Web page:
A Green Moon

Lunar eclipse

A Green Moon: Total Lunar Eclipse

Much has been made of a Blood Moon, a reddish moon in a total eclipse…and we all know of a blue moon. But how often do you hear of it being green?

I caught the moon in one such view with a Kodak AZ251 at its maximum optical zoom (25X) during the recent total eclipse early Saturday morning. See the greenish tint in the picture above? It doesn’t appear to be a camera or low-light artifact. Another view a few minutes later, with even less light and the very same camera settings, appears correspondingly darker in the picture below.

Silver and reddish brown moon at the cusp of a total eclipse

Silver and reddish brown moon at the cusp of a total eclipse

If you look carefully enough at the very beginning of the total eclipse, as in the second picture above, you may see the rest of the moon colored a faint reddish brown. Beyond this, with a complete absence of direct sunlight shining on the moon, I did see it a brighter red, lasting for a while before direct sunlight began to shine on an edge again. My rather basic digital camera could not capture the red phase at all.

Discussing this with a friend, a professor in optoelectronics at a preeminent university in India, we think the green moon is an opportune capture near the cusp of a total lunar eclipse. Through a combination of refraction (varied bending of different light wavelengths, as in a Prism) and scattering through earth’s atmosphere, that limits the spectrum of sunlight reaching the moon, a mixing of light from the yellow to the blue wavelengths could have given us this greenish tint. This may only occur for a very short period of time before the eclipse, if at all.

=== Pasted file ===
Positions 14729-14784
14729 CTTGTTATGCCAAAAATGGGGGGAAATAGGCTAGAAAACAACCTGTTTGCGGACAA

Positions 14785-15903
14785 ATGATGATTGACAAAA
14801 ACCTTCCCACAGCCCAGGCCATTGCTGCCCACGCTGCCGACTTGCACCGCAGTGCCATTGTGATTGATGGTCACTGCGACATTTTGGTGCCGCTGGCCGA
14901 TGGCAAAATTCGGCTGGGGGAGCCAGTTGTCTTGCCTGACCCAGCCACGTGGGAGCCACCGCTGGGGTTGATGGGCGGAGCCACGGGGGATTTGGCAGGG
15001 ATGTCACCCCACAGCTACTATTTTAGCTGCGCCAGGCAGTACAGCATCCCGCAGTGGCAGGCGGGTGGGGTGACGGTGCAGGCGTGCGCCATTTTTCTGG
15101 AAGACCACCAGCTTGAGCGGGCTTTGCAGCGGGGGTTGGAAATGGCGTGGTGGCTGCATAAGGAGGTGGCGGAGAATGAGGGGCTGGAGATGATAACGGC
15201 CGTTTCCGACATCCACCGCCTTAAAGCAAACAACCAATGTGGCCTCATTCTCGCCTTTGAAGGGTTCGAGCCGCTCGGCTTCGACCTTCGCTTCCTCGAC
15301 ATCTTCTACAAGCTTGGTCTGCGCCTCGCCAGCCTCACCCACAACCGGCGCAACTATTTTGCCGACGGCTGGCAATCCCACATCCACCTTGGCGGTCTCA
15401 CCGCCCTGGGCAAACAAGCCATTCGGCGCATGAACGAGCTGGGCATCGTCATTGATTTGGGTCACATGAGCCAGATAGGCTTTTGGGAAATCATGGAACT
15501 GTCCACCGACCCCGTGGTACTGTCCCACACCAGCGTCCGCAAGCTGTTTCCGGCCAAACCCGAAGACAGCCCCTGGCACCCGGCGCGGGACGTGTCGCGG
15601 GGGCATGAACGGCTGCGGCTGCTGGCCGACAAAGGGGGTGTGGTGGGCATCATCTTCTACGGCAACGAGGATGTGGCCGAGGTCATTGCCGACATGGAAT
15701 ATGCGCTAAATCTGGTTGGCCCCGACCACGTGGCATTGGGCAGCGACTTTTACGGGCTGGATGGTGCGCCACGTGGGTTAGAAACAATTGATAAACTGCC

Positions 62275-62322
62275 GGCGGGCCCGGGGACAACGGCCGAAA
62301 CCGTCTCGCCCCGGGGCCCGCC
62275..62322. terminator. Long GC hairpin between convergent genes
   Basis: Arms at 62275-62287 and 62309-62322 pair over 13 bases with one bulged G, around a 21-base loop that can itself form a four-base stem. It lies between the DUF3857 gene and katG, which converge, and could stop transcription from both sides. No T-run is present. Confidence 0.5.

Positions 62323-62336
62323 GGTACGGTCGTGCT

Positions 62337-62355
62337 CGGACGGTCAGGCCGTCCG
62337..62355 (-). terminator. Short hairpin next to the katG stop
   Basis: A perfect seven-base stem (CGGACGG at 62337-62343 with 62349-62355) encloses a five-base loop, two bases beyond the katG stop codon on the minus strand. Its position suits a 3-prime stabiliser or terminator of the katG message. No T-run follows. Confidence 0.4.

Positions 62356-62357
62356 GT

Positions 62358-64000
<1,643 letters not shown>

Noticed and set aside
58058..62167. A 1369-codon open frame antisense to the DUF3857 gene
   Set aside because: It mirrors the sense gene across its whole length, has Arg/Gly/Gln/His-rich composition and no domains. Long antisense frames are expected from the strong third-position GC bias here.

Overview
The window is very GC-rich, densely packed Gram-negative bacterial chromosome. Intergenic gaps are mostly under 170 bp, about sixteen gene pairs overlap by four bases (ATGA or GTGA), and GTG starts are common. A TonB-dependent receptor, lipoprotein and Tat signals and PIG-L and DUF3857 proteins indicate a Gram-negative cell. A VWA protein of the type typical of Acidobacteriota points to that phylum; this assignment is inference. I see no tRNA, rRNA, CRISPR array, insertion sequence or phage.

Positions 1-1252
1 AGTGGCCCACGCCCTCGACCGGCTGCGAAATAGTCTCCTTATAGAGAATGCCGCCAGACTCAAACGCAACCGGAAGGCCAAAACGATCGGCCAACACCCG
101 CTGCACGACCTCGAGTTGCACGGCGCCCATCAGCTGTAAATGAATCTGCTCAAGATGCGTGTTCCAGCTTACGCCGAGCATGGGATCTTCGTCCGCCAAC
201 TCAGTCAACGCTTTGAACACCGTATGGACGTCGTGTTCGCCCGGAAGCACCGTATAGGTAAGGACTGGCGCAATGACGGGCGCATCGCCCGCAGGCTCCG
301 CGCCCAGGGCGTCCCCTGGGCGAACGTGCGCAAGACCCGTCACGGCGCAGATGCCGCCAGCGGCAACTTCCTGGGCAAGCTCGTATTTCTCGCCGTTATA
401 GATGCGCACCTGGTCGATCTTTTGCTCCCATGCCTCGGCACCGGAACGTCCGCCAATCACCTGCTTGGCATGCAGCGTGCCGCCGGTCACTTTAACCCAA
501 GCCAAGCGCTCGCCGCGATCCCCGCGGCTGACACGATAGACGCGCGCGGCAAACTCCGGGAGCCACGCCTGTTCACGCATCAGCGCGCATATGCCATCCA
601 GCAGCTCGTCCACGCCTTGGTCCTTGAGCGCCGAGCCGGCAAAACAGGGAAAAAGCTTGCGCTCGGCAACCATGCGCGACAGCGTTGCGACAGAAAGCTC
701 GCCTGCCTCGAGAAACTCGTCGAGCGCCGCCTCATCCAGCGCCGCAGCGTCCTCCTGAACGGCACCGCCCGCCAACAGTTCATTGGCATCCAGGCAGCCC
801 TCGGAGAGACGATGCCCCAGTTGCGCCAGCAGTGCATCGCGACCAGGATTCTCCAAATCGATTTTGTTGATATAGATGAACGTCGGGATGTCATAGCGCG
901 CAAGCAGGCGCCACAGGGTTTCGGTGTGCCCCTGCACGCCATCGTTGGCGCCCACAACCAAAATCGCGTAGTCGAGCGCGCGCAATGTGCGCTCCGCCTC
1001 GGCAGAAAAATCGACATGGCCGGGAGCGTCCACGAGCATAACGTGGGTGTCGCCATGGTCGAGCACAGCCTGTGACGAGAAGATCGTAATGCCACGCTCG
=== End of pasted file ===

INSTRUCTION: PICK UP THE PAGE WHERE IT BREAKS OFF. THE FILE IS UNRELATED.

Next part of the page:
It did make me wonder: could there also be a blue tint, for a fleeting moment even? But blue is a color scattered most by the atmosphere – hence the blue skies we see so often – and any such light passing through the atmosphere on to the moon is most likely quite dim… A blue moon is hence highly unlikely, making it an apt indicator for similarly unlikely expectations!

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Update (Aug. 1, 2015):  BBC article on a Blue Moon (the second full moon in a calendar month) around the world.

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About Rian Nejar

Rian Nejar is an Indian-American author. He trained and worked as an engineer in India, lived briefly in the Middle East, and arrived in America in the early 90's. After a Master’s degree in electrical engineering in America, he worked as an academic instructor, engineer, entrepreneur, and technical writer over the two decades since. Humbling and Humility (http://goo.gl/FKUnCM) is his first mainstream nonfiction. He lives and writes in the Southwest United States.
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